What is the position of your tendencies on the Venezuelan elections
coming up next month? Will you be supporting Chavez or will you be
supporting a revolutionary proletarian alternative to Chavez? 


Walter Lippmann
Los Angeles


Via NY Transfer News Collective  *  All the News that Doesn't Fit
Venezuelanalysis - Oct 30, 2006

Opposition Candidate Manuel Rosales Outlines His Plan for Government
By Steven Mather

Caracas, Venezuelan, October 30, 2006 (Venezuelanalysis.com) - Manuel
Rosales, the opposition candidate for the Venezuelan presidential elections
on December 3, presented his plan for government last week.  He is
proposing a program he says will produce a new social democracy in
Venezuela, which will be a fairer and more equal society.

Rosales divided his plan into 5 different policy areas.  These are
political-institutional, social, economic, foreign and environmental
policy.  In the political-institutional field he promised to reform the
National Assembly incorporating a system of proportional representation, so
deputies from minority parties would have a voice in the body.  He also
plans to reduce the presidential term from 6 to 4 years with only one
re-election permitted for any president.

He said the proportional representation was the essence of a democratic
system, and added that, from there we will advance in the transformation of
powers in Venezuela, in their autonomy, so that nobody has doubts about 
the public ministry, about the judicial power, electoral power and the rights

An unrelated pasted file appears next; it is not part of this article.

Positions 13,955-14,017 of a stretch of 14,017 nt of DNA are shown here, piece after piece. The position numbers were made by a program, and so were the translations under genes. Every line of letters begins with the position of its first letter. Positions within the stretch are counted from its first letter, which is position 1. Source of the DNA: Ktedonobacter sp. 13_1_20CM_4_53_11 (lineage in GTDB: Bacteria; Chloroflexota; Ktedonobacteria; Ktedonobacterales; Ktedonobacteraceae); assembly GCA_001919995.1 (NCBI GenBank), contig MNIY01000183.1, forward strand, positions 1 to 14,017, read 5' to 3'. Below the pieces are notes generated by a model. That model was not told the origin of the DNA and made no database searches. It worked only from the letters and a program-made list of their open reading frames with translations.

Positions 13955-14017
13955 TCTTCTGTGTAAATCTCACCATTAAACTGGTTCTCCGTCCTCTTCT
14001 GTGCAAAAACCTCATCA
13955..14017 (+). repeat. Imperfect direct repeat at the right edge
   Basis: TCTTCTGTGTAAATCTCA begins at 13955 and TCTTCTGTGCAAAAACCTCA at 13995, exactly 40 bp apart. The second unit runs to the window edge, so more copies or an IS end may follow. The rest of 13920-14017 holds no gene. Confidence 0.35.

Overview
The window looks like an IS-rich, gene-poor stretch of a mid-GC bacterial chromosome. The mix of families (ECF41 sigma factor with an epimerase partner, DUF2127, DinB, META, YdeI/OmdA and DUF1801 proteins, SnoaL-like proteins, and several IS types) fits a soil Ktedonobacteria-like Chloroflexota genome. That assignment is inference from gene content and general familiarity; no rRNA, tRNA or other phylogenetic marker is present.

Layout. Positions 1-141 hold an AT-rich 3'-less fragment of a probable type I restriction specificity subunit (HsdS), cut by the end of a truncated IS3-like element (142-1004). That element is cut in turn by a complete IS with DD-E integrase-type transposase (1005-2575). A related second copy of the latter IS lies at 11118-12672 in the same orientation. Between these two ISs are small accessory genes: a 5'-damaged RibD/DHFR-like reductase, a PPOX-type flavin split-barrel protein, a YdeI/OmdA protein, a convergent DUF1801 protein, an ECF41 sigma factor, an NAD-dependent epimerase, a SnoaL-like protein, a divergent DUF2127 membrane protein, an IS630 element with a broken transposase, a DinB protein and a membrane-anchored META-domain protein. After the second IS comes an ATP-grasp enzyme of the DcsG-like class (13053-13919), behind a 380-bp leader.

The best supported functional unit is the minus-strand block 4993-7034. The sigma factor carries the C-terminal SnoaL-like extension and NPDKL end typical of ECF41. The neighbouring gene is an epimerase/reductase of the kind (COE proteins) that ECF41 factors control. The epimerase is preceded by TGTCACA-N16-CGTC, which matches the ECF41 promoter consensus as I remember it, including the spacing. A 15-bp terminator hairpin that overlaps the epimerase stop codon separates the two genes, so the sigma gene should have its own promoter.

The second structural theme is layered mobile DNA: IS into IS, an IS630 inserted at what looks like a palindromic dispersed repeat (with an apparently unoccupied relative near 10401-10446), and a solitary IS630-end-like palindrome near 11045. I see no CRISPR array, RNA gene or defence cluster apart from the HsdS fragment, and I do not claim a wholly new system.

of the people.  Regarding the reduction of the presidential term he said
that, Eight years of governing is sufficient for a government to complete
its programs and proposals.

If he is elected, Rosales said his social policy would be carried out with
the aim of providing Venezuelans with the physical and intellectual
capacity to overcome their poverty.  This will require the integration of
health, social security, housing, personal security, culture and sport.

His economic policy will be based on respect of private property, which
will act as a stimulus for private investment and will promote a strong
industrial policy to develop the electricity, agricultural, gas & petroleum
and tourist industries.

He was equally vague about his foreign policy proposals saying that he
would consider Venezuela's involvement in all international schemes but
would not enter into anything that would, damage our country, or that
brings us close to terrorism of the axis of evil, he said.

Finally, he said he wanted to preserve the environment through policies
that, will concentrate our effort on improving the environment, whether it
is water, air, or waste disposal.  We will apply strict policies to manage
the mining areas and in the protection of the national parks, which we will
carry out with the promotion of ecotourism.

His campaign manager, Teodoro Petkoff, praised Rosales for providing a
solid set of policies that give Venezuelans a clear choice on December 3,
One of the distinct aspects in the campaign of the democratic leader
[Rosales] is that it is not a campaign of empty slogans or a campaign of
Out with Chávez, he has said Here I am and Here is what I will do in
government, said Petkoff.

However, the Vice-President of the National Assembly, Desirée Santos Amaral
says his policy of creating a new parliament was tinted with hints of a

This may point to a strong criticism of Rosales which damages his
democratic credentials.  In 2002 President Chávez was briefly overthrown in
a coup.  The following day those involved signed the infamous Carmona
Decree which dissolved the National Assembly and the Supreme Court.
Rosales was one of the signatories to the decree and although he maintains
this was an honest mistake and that he had the good of the country in mind,
he remains tainted by his actions.

Rosales remains way behind in the polls, most of [which] put him at
least 30 points behind President Chávez.